God’s peace to you today. I hope this will find you well. Next week the Christmas will be here and it will mark my 18th behind the wall. So much has happened over those years that I can’t believe a person can be so complicated. I have learned many things over these years, some good and some not so good; I learned about the compassion of Jesus, how to pray without too many words, how to be a friend, what family really means, about my weaknesses and if left untreated what can happen. I came in with little education and this coming June I’ll graduate from Boston University with a Bachelor’s Degree. I could sing but I couldn’t play an instrument, now I play guitar and sing. I’ve seen cruelty, racism, been betrayed, sick without treatment, seen dead men handcuffed to stretchers and things a human being should never see. The question I find I keep asking myself is: should someone like me ever have anything good in my life (like the things I have listed)? Why did it take my coming to prison for taking another person’s life to truly understand what life really is? And, is there really a place in this world for people like me besides prison? Peter
It was a wonderful surprise to get your letter this morning and I felt honoured that you choose to share with me in the way that you did. Please know that I stand in awe of what you have achieved; your Bachelor’s degree, your music and your work with the Cursillio weekends. You frequently write about sponsoring men for the sacraments and working with those who are being baptised and confirmed and I wonder how you can question the value of your life when you do such good work. Despite the horrors you have experienced your life is rich and filled with God’s goodness and your spirit is not confined by prison walls. Every person is restricted by walls of one sort or another, some are walls of fear and insecurity, some are walls of social class and others of poverty, some are walls of bitterness and hatred, others are of bigotry and evil and some are walls of concrete and wire. Psychological walls are far more restricting than physical ones but it is how you deal with life within your walls that makes the difference.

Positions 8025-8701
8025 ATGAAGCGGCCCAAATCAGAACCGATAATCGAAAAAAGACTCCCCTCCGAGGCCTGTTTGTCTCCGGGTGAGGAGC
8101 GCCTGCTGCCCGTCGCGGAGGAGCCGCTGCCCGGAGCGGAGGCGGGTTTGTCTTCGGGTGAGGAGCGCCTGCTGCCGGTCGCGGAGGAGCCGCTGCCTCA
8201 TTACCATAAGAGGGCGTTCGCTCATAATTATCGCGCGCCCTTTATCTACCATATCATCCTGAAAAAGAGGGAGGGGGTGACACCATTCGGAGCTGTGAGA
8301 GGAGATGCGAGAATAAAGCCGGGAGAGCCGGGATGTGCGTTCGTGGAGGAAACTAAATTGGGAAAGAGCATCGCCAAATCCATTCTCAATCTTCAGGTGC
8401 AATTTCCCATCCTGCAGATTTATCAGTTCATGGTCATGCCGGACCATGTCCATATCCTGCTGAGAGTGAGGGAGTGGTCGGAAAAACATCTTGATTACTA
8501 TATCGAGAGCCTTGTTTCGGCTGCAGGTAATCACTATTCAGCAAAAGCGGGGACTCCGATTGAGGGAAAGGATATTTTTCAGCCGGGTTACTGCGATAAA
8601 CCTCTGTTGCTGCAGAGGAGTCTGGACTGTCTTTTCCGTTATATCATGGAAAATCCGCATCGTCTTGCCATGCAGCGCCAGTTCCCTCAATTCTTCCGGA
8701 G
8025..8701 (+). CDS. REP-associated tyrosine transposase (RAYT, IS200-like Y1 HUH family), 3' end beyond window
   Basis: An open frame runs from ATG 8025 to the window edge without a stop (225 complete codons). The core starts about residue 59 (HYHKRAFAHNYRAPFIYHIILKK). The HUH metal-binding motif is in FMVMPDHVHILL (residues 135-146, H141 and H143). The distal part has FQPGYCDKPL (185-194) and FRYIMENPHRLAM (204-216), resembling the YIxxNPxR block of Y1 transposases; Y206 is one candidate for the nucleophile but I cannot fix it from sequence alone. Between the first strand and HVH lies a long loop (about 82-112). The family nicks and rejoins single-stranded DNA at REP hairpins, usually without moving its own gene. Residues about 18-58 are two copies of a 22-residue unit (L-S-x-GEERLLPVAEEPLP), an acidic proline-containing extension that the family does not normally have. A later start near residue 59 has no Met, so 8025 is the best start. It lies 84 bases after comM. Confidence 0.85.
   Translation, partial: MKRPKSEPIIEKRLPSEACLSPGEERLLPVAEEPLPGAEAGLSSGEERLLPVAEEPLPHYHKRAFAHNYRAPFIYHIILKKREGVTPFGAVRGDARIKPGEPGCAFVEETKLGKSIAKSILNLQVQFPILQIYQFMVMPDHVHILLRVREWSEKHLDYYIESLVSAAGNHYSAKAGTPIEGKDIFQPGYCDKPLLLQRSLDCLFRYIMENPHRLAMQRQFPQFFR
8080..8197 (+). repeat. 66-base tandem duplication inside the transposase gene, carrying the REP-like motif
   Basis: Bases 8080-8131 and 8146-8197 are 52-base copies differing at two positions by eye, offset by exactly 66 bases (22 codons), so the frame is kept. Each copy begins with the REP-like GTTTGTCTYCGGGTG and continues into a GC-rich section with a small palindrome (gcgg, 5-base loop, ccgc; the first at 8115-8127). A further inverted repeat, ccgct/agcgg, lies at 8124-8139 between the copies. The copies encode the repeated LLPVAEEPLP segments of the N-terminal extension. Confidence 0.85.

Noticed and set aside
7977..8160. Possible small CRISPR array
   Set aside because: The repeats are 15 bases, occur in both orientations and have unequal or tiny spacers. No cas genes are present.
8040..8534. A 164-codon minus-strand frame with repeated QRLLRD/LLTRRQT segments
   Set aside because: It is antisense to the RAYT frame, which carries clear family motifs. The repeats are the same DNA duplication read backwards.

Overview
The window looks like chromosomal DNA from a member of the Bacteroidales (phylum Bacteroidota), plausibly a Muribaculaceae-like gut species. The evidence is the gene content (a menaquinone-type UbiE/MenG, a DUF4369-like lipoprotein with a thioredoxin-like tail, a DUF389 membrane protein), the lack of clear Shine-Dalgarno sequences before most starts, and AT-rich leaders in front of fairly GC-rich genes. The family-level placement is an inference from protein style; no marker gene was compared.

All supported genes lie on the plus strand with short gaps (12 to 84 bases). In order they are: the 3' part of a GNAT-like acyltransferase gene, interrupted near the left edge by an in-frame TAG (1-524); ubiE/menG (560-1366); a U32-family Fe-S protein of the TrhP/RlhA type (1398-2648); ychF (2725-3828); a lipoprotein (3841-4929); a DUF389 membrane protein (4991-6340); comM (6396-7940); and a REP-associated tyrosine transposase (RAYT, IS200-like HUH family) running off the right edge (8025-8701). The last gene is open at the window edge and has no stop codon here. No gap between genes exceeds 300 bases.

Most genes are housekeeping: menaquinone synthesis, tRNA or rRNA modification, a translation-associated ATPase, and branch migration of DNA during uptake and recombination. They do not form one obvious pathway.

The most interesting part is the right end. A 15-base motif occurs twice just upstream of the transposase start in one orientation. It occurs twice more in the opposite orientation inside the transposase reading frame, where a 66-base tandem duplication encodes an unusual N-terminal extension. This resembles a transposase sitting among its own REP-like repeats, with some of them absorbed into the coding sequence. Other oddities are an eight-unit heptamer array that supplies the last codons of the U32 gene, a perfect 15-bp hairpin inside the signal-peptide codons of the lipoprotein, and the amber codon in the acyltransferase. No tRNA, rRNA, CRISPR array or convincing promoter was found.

For myself, your letters are a joy to receive and it is indeed a good day when I find one in my mailbox. You have become an important part of my life and I thank God that he has seen fit to bring you into it. Thank you for your prayers, it is humbling to know that someone prays for you every day and be assured that I pray that you will have a good day with some happiness thrown in. I pray that you will not lose hope, that you will not be lonely and above all that you will forgive yourself as God has surely done.
May the Christ child bring peace into your heart and mind for Christmas and be with you as you journey into a New Year.
Kind regards, Bernie
The Lord has assured us that in doing to others in need we do to him. We tend to care for the sick, we can be charitable to the poor, and give some support to the widow. Prisoners are more often forgotten about than given any of our attention. We need reminders.
+Liam S. MacDaid
15 November 2015